When the Lord by his death had finished the work of redemption and glorification, the effects of that divine work began to be manifested. And behold, the veil of the temple was rent in twain from the top to the bottom. This was evidently a miracle wrought for the sake of its significance. The temple, we know, was a symbol of the Lord's body; and the Divinity that dwelt within the veil was the hidden Divinity that dwelt in the temple of the Lord's humanity. When death rent asunder the veil of mortality within which the eternal Divinity dwelt in the person of our Lord, one grand purpose of the incarnation was accomplished—an immediate communication was opened between God and man. We say immediate, because, although the Lord's humanity is a medium, or a mediator, between God and man, yet, being divine-human, it brings the divine and the human—God and man—into the most direct and intimate saving relation to each other. This holy event was indeed represented in the temple and tabernacle service, as is clearly pointed out in the apostolic writings. [Several examples from Hebrews are here provided.] Thus the rending of the veil symbolized the glorification of the Lord's humanity; and the veil is said to have been rent from the top to the bottom, to represent the completeness of that divine work by which the humanity was glorified for ever, from first principles to ultimates. The rending of the veil represented also the effects of the Lord's glorification—in rending the veil of the letter, which gave access to the internal of the Word; in rending the veil of ceremonial worship, by which an internal church could exist; and in rending the veil of appearances in the human mind, by which a way was opened to the internal man, so that from being natural he might become spiritual . . . .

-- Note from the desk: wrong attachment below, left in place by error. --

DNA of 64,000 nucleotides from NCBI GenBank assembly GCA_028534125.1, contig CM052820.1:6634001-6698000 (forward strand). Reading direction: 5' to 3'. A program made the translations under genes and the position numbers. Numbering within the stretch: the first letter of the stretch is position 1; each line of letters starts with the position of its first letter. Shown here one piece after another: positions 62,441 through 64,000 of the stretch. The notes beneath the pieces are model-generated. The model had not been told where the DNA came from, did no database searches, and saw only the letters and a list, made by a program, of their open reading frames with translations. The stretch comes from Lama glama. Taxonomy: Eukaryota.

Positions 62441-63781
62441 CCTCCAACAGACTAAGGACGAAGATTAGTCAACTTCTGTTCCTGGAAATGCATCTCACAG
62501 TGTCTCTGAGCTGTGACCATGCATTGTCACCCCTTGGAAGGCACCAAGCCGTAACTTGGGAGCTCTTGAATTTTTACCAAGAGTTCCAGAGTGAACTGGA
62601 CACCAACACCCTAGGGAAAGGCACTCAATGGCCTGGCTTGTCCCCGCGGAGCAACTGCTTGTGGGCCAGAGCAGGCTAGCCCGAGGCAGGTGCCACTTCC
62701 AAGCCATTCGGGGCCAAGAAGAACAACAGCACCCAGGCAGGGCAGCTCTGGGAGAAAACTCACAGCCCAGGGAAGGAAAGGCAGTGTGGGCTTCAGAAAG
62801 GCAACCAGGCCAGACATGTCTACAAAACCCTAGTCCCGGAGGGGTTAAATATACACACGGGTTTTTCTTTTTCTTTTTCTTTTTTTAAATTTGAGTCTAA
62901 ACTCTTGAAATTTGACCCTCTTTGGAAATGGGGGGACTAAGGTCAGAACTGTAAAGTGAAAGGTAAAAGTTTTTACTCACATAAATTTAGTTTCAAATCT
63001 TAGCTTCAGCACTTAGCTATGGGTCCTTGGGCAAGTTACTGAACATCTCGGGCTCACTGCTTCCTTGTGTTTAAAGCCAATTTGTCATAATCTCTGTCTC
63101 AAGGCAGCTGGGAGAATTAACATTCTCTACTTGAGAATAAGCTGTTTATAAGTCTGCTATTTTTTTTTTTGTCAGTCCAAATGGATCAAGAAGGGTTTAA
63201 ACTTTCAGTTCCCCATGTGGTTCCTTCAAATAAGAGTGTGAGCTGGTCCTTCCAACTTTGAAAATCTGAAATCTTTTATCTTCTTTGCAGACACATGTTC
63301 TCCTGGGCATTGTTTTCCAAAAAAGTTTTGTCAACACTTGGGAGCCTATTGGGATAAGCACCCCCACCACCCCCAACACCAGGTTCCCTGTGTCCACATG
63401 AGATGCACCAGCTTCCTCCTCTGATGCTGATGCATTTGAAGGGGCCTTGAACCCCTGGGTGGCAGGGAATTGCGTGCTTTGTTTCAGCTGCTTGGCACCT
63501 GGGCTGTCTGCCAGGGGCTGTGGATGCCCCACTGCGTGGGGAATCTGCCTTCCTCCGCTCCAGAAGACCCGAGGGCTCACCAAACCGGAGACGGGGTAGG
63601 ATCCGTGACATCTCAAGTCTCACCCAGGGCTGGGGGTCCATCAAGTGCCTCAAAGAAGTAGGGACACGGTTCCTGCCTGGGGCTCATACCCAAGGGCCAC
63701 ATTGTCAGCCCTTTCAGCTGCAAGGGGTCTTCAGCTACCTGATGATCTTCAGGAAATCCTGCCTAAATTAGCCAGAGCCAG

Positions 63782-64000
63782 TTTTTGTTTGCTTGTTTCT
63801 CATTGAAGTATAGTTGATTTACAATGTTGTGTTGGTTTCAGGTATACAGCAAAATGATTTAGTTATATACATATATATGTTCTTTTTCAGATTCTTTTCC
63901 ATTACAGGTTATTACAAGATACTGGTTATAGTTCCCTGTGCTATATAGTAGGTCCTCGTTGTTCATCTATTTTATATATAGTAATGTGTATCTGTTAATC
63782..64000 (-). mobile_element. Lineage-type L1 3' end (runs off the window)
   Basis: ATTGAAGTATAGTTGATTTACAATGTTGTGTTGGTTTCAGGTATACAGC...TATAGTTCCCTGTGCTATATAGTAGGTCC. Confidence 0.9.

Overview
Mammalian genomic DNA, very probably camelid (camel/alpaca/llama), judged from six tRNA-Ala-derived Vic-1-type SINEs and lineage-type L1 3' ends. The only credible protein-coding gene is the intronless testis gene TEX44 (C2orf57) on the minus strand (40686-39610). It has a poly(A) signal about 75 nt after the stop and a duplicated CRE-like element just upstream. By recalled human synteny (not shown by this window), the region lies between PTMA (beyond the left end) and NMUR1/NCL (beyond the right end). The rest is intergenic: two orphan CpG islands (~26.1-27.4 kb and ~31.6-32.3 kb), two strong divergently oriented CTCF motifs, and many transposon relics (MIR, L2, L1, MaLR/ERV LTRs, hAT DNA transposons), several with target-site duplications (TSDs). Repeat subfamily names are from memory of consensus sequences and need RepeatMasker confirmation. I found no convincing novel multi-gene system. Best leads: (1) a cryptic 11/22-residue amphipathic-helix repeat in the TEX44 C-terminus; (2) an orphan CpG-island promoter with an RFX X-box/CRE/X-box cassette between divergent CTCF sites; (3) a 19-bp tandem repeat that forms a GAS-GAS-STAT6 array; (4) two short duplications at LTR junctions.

And a brief commentary on Matthew 27:51 from another late nineteenth century Swedenborgian commentary, Matthew's Gospel, by John Worcester (1898: Boston, Massachusetts New-Church Union), which you can read online here:

The veil of mere representatives was now rent in twain from the top to the bottom, that the love and truth of God might come forth unveiled.

And from a more recent Swedenborgian commentary, Person to Person: The Gospel of Mark, by Paul V. Vickers (1998: Swedenborg Foundation, West Chester, PA), commenting on Mark 15:38: